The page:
More than three million Roman Catholic worshippers paraded with a charred Christ statue through the Philippine capital in an annual procession Monday despite a warning from the president that terrorists might target the gathering.

The black wooden statue known as the Black Nazarene was displayed at the seaside Rizal Park where Manila's Archbishop Luis Antonio Tagle led a Mass and offered prayers for victims of tropical storms and landslides over the past year.

Organizers then brought the statue — believed to have healing powers — down from the stage for its five-kilometre procession to a popular church as devotees rushed forward to touch it. Police estimated that more than three million people had joined the procession; up to nine million were expected.

President Benigno Aquino III warned Sunday at a hastily called news conference, along with military and police officials, that several terrorists planned to disrupt the event and had reportedly been seen in the capital. But the threat was not high enough to cancel the procession and police were working hard to thwart any attack, he said.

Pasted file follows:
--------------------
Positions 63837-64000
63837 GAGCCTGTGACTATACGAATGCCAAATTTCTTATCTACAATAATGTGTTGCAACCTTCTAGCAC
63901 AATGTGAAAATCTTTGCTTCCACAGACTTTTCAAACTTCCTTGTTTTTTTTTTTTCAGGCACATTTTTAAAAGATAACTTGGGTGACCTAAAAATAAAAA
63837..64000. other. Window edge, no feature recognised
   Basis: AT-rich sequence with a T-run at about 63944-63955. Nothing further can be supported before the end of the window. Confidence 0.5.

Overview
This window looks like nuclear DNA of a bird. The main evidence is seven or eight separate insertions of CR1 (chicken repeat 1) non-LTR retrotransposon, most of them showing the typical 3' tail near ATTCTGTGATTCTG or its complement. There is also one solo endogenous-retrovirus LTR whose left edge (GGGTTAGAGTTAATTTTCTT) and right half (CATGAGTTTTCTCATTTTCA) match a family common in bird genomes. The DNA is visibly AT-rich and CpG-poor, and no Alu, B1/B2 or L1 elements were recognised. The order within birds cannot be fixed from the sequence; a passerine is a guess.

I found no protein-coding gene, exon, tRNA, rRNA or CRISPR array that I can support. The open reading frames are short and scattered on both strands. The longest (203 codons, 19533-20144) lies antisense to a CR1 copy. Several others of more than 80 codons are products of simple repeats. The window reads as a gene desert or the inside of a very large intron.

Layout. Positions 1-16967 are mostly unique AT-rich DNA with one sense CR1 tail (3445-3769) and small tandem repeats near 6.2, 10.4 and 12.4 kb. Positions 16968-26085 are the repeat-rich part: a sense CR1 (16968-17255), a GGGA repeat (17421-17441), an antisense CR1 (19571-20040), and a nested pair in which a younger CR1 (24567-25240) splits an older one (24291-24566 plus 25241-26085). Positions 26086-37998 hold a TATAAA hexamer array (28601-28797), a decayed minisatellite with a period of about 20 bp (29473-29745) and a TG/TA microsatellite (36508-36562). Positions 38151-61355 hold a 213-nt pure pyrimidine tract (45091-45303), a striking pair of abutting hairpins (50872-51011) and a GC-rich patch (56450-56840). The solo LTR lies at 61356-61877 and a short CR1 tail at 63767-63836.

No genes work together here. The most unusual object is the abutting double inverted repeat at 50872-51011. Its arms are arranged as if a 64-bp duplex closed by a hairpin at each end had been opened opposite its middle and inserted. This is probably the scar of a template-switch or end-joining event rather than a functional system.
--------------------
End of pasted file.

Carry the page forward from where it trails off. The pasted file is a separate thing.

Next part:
"The sad reality of the world today is that terrorists want to disrupt the ability of people to live their lives in the ways they want to, including the freedom to worship," Aquino said in the nationally televised conference.

6 to 9 believed to be behind plot

The government banned cellphones and firecrackers at the event. Around 15,000 policemen were deployed with sniffer dogs, while ambulances and hospitals were on standby, according to an entry in Aquino's Facebook page.

Black Nazarene procession

Tens of thousands of Filipinio Catholic devotees are expected to join a procession on the feast day of the Black Nazarene on Monday. Devotees believe the original wooden Black Nazarene statue was responsible for purported miracles.

Marchers in the procession seek redemption from sins, miracle cures for illnesses and a better life.

The Associated Press

Australia urged its citizens to avoid the procession and nearby areas.

Interior Secretary Jesse Robredo said without elaborating that six to nine people from the southern Philippines may be involved in the plot, and officials gave no description of their group or its motives. When asked if the threat came from the al-Qaeda-linked Abu Sayyaf group, Aquino said that possibility had not been confirmed.

Defence Secretary Voltaire Gazmin told reporters that raids had been conducted in several suspected terrorist safe houses Manila and nearby Rizal province but without any results so far.

The wooden statue of Christ, crowned with thorns and bearing a cross, is believed to have been brought from Mexico to Manila in 1606 by Spanish missionaries. The ship that carried it caught fire, but the charred statue survived and was named the Black Nazarene.

Some believe the statue's survival of fires and earthquakes through the centuries and intense bombings during World War II is a testament to its powers.

The Philippines is Asia's largest predominantly Roman Catholic nation.